SK: Can you describe this a bit more? If you have found and corrected an inconsistency in the LAMH theory, how can your energy barrier calculation provide you the same result as the LAMH theory?
DJ: Yes, this is very important! It was rather puzzling… but then a detailed look at the derivation of earlier work suggested that they had stuck to ‘energy conservation’ (although their idea of the way the barrier is overcome was incorrect!) However, the energy barrier calculations match only within the limit of q=0 (q is wave number).
Frankly speaking, we cannot comment on which theory fits best to the experiments in the non-zero q limit…but since our theory is very consistent, adhering to all the requirements, we believe it to work better.
SK: Fair enough!
DJ: The “different approach” that we used was based on a very simple idea (Dr. Bhattacharyay’s previous work) that the dynamics of amplitude and phase of the superconducting order parameter can be considered independent.
SK: And the prevailing view suggested otherwise…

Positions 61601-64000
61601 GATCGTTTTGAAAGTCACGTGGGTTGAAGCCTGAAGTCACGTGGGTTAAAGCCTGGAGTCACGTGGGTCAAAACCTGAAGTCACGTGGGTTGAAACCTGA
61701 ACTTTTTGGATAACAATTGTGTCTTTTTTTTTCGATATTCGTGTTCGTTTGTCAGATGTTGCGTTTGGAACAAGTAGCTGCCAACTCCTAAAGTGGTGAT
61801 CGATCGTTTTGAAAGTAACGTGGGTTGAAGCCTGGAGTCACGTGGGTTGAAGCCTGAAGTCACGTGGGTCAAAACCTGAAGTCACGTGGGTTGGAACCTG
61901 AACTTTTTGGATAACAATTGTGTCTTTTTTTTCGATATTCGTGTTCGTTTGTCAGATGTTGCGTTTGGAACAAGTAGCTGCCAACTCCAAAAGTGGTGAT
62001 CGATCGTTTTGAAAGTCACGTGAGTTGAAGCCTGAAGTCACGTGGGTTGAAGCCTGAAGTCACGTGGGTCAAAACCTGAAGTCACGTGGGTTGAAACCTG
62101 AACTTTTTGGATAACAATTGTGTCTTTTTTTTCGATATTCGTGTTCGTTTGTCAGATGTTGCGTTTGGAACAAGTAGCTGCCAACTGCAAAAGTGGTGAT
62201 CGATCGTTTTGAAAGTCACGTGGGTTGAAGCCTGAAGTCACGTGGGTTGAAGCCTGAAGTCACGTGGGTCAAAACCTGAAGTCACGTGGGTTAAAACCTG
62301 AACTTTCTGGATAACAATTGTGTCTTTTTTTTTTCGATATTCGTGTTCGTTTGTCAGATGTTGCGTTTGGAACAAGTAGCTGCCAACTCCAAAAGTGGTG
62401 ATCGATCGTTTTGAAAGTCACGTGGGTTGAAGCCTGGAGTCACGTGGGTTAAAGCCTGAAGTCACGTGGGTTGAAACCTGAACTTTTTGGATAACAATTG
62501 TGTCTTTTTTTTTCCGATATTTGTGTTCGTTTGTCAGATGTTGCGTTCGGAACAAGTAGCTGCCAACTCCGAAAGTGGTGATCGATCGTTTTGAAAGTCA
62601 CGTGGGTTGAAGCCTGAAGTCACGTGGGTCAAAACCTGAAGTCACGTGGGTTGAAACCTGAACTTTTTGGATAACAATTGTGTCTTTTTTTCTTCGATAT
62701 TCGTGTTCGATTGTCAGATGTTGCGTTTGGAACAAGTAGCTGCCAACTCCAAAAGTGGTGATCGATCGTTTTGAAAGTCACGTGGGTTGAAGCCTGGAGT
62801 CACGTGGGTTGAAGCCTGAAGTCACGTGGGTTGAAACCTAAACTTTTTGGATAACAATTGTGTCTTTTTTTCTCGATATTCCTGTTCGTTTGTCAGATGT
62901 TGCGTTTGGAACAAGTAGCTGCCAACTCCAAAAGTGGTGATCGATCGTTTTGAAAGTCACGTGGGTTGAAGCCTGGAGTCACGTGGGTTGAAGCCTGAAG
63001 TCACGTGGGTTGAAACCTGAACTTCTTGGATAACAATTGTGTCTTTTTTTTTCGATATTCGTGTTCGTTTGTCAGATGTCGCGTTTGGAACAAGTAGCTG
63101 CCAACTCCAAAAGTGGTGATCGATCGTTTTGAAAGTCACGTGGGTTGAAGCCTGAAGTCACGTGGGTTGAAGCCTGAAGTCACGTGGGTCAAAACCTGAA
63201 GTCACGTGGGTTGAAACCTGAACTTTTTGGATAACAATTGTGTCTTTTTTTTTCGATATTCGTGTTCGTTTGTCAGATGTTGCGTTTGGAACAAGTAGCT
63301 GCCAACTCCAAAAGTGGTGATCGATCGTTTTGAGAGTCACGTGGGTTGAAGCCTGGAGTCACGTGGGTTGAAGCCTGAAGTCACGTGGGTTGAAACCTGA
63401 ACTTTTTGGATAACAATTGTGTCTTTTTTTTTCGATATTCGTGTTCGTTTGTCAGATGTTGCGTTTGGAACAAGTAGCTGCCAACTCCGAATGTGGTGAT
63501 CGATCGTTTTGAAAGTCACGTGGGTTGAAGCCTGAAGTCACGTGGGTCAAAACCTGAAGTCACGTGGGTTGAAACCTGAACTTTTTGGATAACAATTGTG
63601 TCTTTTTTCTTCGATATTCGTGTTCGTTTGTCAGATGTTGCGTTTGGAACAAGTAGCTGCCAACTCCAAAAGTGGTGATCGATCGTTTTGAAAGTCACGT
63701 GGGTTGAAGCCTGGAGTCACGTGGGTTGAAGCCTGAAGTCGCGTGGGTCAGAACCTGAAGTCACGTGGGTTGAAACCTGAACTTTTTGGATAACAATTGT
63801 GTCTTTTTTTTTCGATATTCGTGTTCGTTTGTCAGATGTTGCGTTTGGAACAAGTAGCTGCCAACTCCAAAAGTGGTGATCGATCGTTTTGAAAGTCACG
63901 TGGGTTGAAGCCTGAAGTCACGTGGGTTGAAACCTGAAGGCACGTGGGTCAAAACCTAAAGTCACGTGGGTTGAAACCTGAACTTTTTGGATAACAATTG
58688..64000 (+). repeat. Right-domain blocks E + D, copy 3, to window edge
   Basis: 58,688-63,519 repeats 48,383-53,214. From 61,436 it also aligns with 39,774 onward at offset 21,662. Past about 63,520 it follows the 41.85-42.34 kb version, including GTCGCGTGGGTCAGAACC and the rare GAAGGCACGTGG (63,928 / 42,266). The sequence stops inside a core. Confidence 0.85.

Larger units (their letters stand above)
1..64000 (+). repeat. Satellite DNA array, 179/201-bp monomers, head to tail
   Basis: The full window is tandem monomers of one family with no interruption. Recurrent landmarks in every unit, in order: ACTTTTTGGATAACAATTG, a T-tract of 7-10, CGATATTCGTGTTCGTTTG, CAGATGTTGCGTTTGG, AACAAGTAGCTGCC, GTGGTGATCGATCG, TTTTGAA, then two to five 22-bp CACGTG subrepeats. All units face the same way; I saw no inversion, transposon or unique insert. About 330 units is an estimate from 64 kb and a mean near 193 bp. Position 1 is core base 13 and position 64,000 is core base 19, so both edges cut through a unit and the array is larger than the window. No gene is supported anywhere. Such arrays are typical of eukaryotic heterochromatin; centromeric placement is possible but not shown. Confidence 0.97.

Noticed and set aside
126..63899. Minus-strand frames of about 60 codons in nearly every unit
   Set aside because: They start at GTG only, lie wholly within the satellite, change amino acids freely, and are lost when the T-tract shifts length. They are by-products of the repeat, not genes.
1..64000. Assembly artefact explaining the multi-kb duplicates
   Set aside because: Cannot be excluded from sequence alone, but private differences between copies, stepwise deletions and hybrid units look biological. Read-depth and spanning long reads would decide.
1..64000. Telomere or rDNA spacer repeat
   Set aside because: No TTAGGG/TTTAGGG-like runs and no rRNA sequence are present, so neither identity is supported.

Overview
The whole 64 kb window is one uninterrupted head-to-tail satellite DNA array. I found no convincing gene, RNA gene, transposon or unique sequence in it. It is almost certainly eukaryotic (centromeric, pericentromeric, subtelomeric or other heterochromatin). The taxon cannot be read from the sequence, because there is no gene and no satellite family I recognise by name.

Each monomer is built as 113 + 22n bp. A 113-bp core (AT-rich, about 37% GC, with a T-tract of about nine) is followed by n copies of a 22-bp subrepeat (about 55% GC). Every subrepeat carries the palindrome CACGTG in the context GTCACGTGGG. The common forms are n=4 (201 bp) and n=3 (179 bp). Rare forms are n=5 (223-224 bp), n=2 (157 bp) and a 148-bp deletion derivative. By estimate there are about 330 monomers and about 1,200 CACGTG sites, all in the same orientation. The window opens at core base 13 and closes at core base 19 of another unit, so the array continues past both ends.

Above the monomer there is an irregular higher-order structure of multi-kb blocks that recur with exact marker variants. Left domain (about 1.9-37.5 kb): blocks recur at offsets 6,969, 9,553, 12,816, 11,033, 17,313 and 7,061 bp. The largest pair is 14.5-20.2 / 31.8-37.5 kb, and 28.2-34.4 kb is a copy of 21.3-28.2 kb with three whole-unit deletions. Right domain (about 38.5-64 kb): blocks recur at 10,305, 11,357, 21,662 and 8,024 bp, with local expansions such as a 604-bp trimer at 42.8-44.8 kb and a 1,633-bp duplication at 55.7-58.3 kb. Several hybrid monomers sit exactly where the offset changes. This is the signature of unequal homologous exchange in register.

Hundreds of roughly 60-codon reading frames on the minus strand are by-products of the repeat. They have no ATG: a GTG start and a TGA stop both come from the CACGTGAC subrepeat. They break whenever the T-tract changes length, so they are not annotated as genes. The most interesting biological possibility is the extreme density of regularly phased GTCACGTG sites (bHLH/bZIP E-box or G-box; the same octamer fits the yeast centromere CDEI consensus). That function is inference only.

DJ: Yes, initially not many believed that amplitude and phase dynamics could be independent… in fact as a ‘by product’ of our work, we actually got the same relation which was arrived at by Dr. Bhattacharyay previously by a completely different approach.
SK: Sounds like a nice validation, I can see the excitement! Which lab are you in and what are you currently working on?
DJ: I’m right now working with Prof. Unnikrishnan (TIFR) and the project is about investigating the ‘radiation reaction force’. It is in a preliminary stage now but, broadly, it is to do with electrodynamics of charged particles in some special situations.
SK: So, you will be graduating in 2012? Have you thought of what after that, or is it too early to ask?
DJ: Yes…! As of now, I’m aiming for a Ph.D.
SK: In Physics? Any favorite areas?
DJ: Well, actually I like Physics. It’s difficult for me to narrow down my likes to a particular sub-field, although eventually I have to decide upon it during Ph.D. But I think I still have time for it!
-Interviewed by Shanti Kalipatnapu